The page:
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O'HENEY, MATTHEW (d. 1206), Cistercian biographer and archbishop of Cashel, called in Irish Ua Heinni, was a monk of the Cistercian house of Holy Cross in what is now Tipperary. He afterwards became archbishop of Cashel, and was made papal legate for Ireland in 1192 (Ann. Inisfalense, ap. O'Conor, Rer. Hibern. Script. ii. 120). In the same year he held a great synod in Dublin, at which the Irish magnates attended (ib.) His name rarely appears except in official documents, usually undated, relating to the affairs of various Irish churches (Chartularies of St. Mary's Abbey, Dublin, i. 143, 145, ii. 28, 29. 198, Rolls Ser.; Register of St. Thomas, Dublin, pp. 308, 317, Rolls Ser.) In 1195 he is mentioned as one of the prelates who brought the body of Hugh de Lacy, first lord of Meath [q. v.], one of the conquerors of Ireland, to the abbey of Bective on the Boyne in Meath, for re-interment (Annals of Ireland in Chartularies of St. Mary's, Dublin, ii. 307). He is said to have founded many churches, and to have been an able man, a worker of miracles, and religious beyond his fellow-countrymen. Retiring to his old monastery of Holy Cross, he died there, as a humble Cistercian monk, in 1206 (ib. ii. 278; Annals of Loch Cé, i. 235, Rolls Ser.)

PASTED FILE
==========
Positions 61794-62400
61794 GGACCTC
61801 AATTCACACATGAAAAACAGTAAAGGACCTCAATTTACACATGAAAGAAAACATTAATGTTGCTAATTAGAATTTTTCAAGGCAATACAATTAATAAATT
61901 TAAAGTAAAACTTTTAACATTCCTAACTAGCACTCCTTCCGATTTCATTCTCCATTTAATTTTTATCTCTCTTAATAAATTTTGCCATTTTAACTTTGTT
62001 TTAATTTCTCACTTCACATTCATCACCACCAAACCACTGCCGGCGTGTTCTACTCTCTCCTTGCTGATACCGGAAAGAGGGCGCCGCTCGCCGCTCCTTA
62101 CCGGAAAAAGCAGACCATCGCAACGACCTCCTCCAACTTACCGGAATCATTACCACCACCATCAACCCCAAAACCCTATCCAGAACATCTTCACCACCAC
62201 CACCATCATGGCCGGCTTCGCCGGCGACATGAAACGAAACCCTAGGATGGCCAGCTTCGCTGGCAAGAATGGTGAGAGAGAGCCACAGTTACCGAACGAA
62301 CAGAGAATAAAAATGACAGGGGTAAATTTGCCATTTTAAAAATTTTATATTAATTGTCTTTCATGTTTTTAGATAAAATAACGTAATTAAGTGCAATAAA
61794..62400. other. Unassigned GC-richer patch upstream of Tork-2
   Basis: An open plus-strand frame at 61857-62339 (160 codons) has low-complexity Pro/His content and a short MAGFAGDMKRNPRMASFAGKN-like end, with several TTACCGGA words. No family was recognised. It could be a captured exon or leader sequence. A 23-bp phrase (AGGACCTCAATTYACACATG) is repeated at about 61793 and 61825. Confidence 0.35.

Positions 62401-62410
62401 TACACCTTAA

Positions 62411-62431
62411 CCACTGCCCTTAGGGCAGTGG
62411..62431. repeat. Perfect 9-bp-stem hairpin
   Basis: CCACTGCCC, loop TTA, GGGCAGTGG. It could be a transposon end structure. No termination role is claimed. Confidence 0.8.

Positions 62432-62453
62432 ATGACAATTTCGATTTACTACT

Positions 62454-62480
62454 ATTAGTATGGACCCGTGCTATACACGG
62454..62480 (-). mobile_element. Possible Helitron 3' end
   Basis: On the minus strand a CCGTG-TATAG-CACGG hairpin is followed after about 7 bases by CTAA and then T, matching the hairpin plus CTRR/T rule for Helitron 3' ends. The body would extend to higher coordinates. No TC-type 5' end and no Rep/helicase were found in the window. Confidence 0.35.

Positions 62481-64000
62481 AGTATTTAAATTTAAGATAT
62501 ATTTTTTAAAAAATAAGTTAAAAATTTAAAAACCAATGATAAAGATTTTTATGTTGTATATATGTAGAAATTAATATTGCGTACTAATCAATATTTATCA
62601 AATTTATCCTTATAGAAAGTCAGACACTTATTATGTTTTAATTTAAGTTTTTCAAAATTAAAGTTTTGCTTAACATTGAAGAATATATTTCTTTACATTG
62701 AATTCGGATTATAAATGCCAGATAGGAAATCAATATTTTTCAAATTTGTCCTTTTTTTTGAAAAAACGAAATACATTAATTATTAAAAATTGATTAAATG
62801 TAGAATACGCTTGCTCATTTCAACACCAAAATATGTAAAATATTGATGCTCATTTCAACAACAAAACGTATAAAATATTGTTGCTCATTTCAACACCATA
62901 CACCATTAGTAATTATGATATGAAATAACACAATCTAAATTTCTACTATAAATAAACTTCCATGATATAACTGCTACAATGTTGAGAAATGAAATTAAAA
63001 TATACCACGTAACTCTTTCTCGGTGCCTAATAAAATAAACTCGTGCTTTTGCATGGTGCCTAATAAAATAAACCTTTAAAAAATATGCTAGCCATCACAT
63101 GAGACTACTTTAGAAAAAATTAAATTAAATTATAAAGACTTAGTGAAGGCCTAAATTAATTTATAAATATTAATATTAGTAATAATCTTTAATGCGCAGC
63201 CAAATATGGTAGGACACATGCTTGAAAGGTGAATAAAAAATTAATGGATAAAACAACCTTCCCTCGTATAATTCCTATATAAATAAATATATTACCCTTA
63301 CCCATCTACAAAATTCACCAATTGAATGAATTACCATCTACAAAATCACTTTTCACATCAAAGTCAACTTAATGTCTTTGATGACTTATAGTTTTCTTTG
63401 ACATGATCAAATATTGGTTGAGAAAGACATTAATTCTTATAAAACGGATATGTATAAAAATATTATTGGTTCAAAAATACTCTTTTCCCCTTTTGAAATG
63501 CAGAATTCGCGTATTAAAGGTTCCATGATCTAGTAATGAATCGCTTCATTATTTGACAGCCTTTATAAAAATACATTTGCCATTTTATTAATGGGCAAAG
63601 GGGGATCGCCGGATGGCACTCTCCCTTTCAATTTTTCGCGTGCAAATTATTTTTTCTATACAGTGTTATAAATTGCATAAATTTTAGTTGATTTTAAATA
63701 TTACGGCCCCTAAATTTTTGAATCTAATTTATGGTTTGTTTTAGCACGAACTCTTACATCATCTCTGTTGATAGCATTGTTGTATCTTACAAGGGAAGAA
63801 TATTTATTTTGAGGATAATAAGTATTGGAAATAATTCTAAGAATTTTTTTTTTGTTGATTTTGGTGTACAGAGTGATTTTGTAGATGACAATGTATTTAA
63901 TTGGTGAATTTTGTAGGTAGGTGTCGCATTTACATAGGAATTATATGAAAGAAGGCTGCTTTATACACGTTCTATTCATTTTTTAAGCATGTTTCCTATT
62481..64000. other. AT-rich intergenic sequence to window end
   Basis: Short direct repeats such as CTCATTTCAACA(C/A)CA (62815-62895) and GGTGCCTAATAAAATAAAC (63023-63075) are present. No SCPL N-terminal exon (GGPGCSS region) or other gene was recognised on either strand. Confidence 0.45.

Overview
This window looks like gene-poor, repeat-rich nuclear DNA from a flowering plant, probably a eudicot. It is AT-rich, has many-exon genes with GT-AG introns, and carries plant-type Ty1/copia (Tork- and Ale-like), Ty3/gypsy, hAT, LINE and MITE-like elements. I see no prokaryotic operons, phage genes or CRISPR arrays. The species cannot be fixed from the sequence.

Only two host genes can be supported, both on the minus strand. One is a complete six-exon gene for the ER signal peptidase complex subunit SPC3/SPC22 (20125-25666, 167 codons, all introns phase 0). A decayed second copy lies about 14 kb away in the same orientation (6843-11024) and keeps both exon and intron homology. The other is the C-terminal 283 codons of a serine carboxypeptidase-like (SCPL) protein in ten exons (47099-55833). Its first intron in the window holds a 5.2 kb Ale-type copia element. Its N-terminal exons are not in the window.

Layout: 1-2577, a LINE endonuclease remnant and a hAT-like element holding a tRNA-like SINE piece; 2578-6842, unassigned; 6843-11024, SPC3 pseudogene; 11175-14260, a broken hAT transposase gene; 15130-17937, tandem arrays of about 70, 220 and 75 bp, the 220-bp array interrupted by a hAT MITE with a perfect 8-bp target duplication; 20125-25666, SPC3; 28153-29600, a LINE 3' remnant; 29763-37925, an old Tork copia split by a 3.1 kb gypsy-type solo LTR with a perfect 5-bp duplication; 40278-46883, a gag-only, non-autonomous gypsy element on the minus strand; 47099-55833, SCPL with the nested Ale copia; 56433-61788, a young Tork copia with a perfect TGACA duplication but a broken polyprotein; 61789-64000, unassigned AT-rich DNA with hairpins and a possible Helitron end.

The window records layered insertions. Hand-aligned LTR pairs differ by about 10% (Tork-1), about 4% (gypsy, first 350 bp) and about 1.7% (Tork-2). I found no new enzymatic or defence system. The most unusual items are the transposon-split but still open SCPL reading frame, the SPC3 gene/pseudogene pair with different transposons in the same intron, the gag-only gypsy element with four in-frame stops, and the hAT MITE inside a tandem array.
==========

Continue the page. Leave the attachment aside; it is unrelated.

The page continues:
O'Heney wrote a life of St. Cuthbert of Lindisfarne, letters to Popes Celestine III and Innocent III, and other tracts, none of which are known to be extant.

[In addition to the authorities cited in the text, see Hardy's Descriptive Catalogue of Brit. MSS. iii. 23; Cotton's Fasti Eccles. Hibern. i. 5, 2nd ed.; C. de Visch's Biblioth. Cisterc. p. 104; Tanner's Bibliothcai, p. 392; Ware's Works, ed. Harris, i. 469, ii. 72; Brady's Episcopal Succession.]

A. M. C.-e.